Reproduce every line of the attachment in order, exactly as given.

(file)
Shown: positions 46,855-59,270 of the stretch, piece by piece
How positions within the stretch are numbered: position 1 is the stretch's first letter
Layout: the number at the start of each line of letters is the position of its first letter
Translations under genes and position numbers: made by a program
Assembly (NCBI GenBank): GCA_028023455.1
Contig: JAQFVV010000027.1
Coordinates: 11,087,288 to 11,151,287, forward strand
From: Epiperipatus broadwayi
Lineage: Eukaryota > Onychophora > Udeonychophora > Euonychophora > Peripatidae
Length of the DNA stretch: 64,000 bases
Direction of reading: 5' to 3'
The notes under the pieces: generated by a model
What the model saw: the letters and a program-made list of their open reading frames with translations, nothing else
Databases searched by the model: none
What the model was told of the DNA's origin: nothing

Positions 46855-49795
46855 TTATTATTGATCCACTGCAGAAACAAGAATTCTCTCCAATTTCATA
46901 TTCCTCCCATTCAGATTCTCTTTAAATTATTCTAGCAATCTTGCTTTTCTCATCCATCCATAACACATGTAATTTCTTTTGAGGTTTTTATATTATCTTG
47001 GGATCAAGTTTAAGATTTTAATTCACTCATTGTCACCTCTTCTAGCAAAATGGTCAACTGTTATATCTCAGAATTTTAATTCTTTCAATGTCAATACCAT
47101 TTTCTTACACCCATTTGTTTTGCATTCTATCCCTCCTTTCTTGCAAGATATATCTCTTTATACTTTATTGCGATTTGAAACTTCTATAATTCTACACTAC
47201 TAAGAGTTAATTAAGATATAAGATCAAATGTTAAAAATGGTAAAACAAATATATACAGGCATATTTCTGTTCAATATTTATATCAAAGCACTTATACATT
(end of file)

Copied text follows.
Shown: positions 46,855-59,270 of the stretch, piece by piece
How positions within the stretch are numbered: position 1 is the stretch's first letter
Layout: the number at the start of each line of letters is the position of its first letter
Translations under genes and position numbers: made by a program
Assembly (NCBI GenBank): GCA_028023455.1
Contig: JAQFVV010000027.1
Coordinates: 11,087,288 to 11,151,287, forward strand
From: Epiperipatus broadwayi
Lineage: Eukaryota > Onychophora > Udeonychophora > Euonychophora > Peripatidae
Length of the DNA stretch: 64,000 bases
Direction of reading: 5' to 3'
The notes under the pieces: generated by a model
What the model saw: the letters and a program-made list of their open reading frames with translations, nothing else
Databases searched by the model: none
What the model was told of the DNA's origin: nothing

Positions 46855-49795
46855 TTATTATTGATCCACTGCAGAAACAAGAATTCTCTCCAATTTCATA
46901 TTCCTCCCATTCAGATTCTCTTTAAATTATTCTAGCAATCTTGCTTTTCTCATCCATCCATAACACATGTAATTTCTTTTGAGGTTTTTATATTATCTTG
47001 GGATCAAGTTTAAGATTTTAATTCACTCATTGTCACCTCTTCTAGCAAAATGGTCAACTGTTATATCTCAGAATTTTAATTCTTTCAATGTCAATACCAT
47101 TTTCTTACACCCATTTGTTTTGCATTCTATCCCTCCTTTCTTGCAAGATATATCTCTTTATACTTTATTGCGATTTGAAACTTCTATAATTCTACACTAC
47201 TAAGAGTTAATTAAGATATAAGATCAAATGTTAAAAATGGTAAAACAAATATATACAGGCATATTTCTGTTCAATATTTATATCAAAGCACTTATACATT